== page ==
Forty-three predecessors, because although Donald Trump was the 45th president, one of his antecedents, due to an idiosyncrasy in how administrations are tabulated, is recorded as being both the 22nd and the 24th president. That, of course, is Grover Cleveland, who is the only chief executive in American history to have served two non-consecutive terms. Should Donald Trump, improbable as it must seem after the Putsch attempt, run again for the presidency in 2024 and manage to get elected, he would become the 47th president, as well as having been the 45th one.
 Lawrence Martin, The Presidents and the Prime Ministers: Washington and Ottawa Face to Face – The Myth of Bilateral Bliss, 1867-1982 (Markham, ONT: PaperJacks, 1983); Galen Roger Perras, Franklin Roosevelt and the Origins of the Canadian-American Security Alliance, 1933-1945: Necessary but not Necessary Enough (Westport: Praeger, 1999); and Stephen Clarkson, Canada and the Reagan Challenge: Crisis and Adjustment, 1981-85 (Toronto: J. Lorimer, 1985).
 For two examples, see Brian Lamb and Susan Swain, The Presidents: Noted Historians Rank America’s Best – and Worst –Chief Executives (New York: PublicAffairs, 2019); and Alvin Z. Felzenberg, The Leaders We Deserved (and a Few We Didn’t): Rethinking the Presidential Rating Game (New York: Basic Books, 2008).
 Examples of this kind of scholarly analysis would include Robert O. Keohane and Joseph S. Nye, Power and Interdependence: World Politics in Transition (Boston: Little, Brown, 1977); Greg Anderson and Christopher Sands, eds., Forgotten Partnership Redux: Canada-U.S. Relations in the 21st Century (Amherst: Cambria, 2011); and Geoffrey Hale and Greg Anderson, eds., Navigating a Changing World: Canada’s International Policies in an Age of Uncertainties (Toronto: University of Toronto Press, forthcoming in 2021). But for an argument that stresses collective identity as having been more relevant than interlocking interests in Canadian-American relations, cf. Brian Bow, The Politics of Linkage: Power, Interdependence, and Ideas in Canada-US Relations (Vancouver: UBC Press, 2009).
 See Robert Jervis, “Do Leaders Matter and How Would We Know?” Security Studies 22 (April 2013): 153-79; and Joseph S. Nye, Jr., Do Morals Matter? Presidents and Foreign Policy from FDR to Trump (New York: Oxford University Press, 2020).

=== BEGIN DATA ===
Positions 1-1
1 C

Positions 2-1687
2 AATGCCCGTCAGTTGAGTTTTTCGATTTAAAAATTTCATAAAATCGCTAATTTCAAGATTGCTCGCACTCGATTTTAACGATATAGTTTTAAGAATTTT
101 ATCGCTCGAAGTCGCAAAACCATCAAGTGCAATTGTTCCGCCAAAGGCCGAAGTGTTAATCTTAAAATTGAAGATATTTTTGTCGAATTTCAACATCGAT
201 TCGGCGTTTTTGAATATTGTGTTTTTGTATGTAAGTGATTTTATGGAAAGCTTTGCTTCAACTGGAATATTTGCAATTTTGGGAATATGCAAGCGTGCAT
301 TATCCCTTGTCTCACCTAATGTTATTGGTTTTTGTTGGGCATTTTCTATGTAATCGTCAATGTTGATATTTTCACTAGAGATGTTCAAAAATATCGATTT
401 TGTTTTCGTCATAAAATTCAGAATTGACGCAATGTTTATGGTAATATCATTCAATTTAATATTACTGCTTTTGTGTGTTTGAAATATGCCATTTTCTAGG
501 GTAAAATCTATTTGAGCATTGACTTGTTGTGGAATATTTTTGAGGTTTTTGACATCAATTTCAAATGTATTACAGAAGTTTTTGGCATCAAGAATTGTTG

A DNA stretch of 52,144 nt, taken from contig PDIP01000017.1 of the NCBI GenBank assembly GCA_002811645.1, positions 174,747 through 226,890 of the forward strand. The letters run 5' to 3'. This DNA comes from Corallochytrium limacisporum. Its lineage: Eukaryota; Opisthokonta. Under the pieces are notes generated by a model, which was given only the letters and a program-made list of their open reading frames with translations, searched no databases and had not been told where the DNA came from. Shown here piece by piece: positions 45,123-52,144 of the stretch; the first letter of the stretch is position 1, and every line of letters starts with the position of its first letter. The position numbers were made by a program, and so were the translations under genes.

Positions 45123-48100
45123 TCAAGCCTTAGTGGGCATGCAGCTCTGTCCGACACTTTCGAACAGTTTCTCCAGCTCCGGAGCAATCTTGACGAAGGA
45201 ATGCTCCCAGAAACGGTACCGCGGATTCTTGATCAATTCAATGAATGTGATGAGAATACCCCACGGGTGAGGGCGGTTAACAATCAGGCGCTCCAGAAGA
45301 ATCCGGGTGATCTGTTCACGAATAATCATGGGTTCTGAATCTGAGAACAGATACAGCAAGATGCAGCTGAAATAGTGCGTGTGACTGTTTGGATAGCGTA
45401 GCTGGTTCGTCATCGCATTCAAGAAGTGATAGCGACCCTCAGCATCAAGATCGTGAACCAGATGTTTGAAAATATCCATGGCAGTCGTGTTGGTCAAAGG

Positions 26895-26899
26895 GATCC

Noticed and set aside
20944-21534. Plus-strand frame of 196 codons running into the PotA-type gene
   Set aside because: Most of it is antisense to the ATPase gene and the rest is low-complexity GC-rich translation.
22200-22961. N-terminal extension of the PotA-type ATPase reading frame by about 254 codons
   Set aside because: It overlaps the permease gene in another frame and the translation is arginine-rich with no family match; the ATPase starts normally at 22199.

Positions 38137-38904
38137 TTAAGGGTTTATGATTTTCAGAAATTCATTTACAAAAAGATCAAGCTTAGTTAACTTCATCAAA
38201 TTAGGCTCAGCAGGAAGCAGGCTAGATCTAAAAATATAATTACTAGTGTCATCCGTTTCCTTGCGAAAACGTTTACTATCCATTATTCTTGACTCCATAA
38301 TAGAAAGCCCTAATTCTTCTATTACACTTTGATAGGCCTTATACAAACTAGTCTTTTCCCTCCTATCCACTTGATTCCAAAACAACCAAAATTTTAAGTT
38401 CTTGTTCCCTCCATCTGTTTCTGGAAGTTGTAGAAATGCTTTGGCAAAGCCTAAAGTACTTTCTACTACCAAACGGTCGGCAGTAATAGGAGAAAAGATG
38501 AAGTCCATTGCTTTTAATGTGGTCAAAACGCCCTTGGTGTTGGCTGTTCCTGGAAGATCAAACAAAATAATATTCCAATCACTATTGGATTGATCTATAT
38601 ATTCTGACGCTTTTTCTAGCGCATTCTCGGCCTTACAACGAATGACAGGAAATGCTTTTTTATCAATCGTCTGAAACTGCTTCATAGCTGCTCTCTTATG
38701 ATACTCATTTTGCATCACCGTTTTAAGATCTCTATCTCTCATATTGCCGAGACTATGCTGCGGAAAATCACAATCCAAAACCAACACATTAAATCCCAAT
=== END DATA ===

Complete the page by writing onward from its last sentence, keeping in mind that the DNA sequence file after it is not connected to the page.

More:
Kenneth N. Waltz, Man, the State, and War: A Theoretical Analysis (New York: Columbia University Press, 1954); and Daniel L. Byman and Kenneth M. Pollack, “Let Us Now Praise Great Men: Bringing the Statesman Back In,” International Security 25 (Spring 2001): 107-46.
 See footnote 2, above.
 John Ibbitson, “What a Biden Presidency Would Mean for the U.S.-Canada Relationship,” Globe and Mail, 7 November 2020, p. O3.
 As of 19 November 2020, the “top ten” countries as gauged by the number of coronavirus deaths per 100 thousand, were Belgium (129.8 per 100k), Peru (107.1), Spain (89.9), Argentina (80.4), Brazil (78.8), Britain (78.5), Italy (78.1), Chile (77.9), Mexico (77.2), Bolivia (76.0), and the US (75.7), The Economist, 21 November 2020, 6.
 For a critique of those wars, see Andrew J. Bacevich, The Age of Illusions: How America Squandered Its Cold War Victory (New York: Metropolitan Books, 2020).
 Quoted in Robert Fife, “As Trade War Looms, G7 Leaders, Canadian, U.S. Politicians Rally Around Trudeau,” Globe and Mail, 11 June 2018, A1, A6.
 U. S. Congress, House Committee on Ways and Means, Subcommittee on Trade. Overview of Current Provisions of U.S. Trade Law (Washington, D.C.: U.S. Government Printing Office, 1984), 89.
 Jeremy W. Peters and Alan Feuer, “What We Know About Sidney Powell, the Lawyer Behind Wild Voting Conspiracy Theories,” New York Times, 23 November 2020, https://www.nytimes.com/article/who-is-sidney-powell.html.
 See my “Origins and Evolution of the North American Stable Peace,” in T.V. Paul, Deborah Welch Larson, Harold A. Trinkunas, Anders Wivel, and Ralf Emmers, Oxford Handbook of Peaceful Change in International Relations (online publication November 2020).